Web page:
PyKoan is a game where the goal is to discover some logical rule, for example, “For each x holds x%2 == 0”. This rule is applied to a koan – a list of integers. An example koan that “has Buddha nature” (follows the rule) is [0,2,8]. One which doesn’t is [1].

To implement this idea, I wrote an implementation of an expression tree very similar to the one used in vial, but with a different implemented language. I also did some experimentation with the design. Since I’ve been talking a lot about expression trees without giving a full explanation, in a future post I’ll write about the implementation used in PyKoan.

So far I didn’t code a lot of the game, just the expression tree framework, and a simple rule builder. When using Python’s interactive prompt, one can get a taste of how the game might feel:

In [19]: r = rulegen.create_rule(rulegen.easy_grammer, rulegen.easy_grammer_start)
 
In [20]: r.eval([])
Out[20]: False
 
In [21]: r.eval([0])
Out[21]: False
 
In [22]: r.eval([1])
Out[22]: False
 
In [23]: r.eval([2])
Out[23]: True
 
In [24]: r.eval([2,2])
Out[24]: True
 
In [25]: r.eval([2,2,3])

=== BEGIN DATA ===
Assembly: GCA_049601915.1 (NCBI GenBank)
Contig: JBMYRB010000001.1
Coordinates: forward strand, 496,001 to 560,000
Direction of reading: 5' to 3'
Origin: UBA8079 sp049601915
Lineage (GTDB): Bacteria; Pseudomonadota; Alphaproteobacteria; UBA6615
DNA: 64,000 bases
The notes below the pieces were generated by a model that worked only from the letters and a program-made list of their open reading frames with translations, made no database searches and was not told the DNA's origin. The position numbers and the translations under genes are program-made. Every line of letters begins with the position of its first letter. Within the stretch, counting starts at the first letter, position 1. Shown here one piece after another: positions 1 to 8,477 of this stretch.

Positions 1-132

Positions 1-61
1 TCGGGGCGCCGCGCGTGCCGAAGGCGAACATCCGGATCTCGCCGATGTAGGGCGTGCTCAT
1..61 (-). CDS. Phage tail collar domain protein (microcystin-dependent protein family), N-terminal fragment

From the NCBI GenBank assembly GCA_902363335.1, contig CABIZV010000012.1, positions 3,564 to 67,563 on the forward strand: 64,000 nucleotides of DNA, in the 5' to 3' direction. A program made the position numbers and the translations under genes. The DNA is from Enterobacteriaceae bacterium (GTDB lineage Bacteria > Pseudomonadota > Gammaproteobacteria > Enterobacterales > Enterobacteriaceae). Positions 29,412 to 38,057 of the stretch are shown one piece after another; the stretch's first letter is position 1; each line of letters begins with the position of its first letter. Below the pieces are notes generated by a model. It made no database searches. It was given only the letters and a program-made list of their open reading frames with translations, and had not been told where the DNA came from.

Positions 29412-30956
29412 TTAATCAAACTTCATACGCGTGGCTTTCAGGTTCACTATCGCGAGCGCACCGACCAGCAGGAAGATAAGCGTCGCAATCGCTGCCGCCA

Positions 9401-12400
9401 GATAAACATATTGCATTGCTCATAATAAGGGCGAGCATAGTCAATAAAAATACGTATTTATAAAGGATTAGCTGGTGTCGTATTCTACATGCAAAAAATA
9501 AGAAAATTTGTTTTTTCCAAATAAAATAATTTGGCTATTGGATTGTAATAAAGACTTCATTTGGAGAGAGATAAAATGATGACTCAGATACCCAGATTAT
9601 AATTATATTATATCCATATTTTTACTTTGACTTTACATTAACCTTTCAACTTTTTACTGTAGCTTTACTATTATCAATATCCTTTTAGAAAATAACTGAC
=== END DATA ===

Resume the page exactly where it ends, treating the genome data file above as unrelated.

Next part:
Out[25]: True
 
In [26]: r.eval([3])
Out[26]: False
 
In [27]: r.eval([4])
Out[27]: False
 
In [28]: print r
x exists such that x == 2

Here is how I would generate such an expression manually:

In [3]: from exptree import exps
 
In [4]: exps.Exists('x',exps.Eq('x',2))
Out[4]: exps.Exists(exps.Var(x), exps.Eq(exps.Var(x), exps.Imm(2)))
 
In [5]: print _
x exists such that x == 2

The game has many interesting possibilities for research, for example, computer players. Other possibilities include “just” guessing koans (not the rule itself), creating interesting and playable rules, and so on. There’s a lot to do.

This time, instead of just publishing the (unfinished) code, I decided to do something different. I’ve opened a space in assembla, with public read access. I’m opening this project for participation: if you want to join then leave a comment, or send me an email.

(Since Assembla seems to be going through some connectivity issues right now, here’s a link to a copy).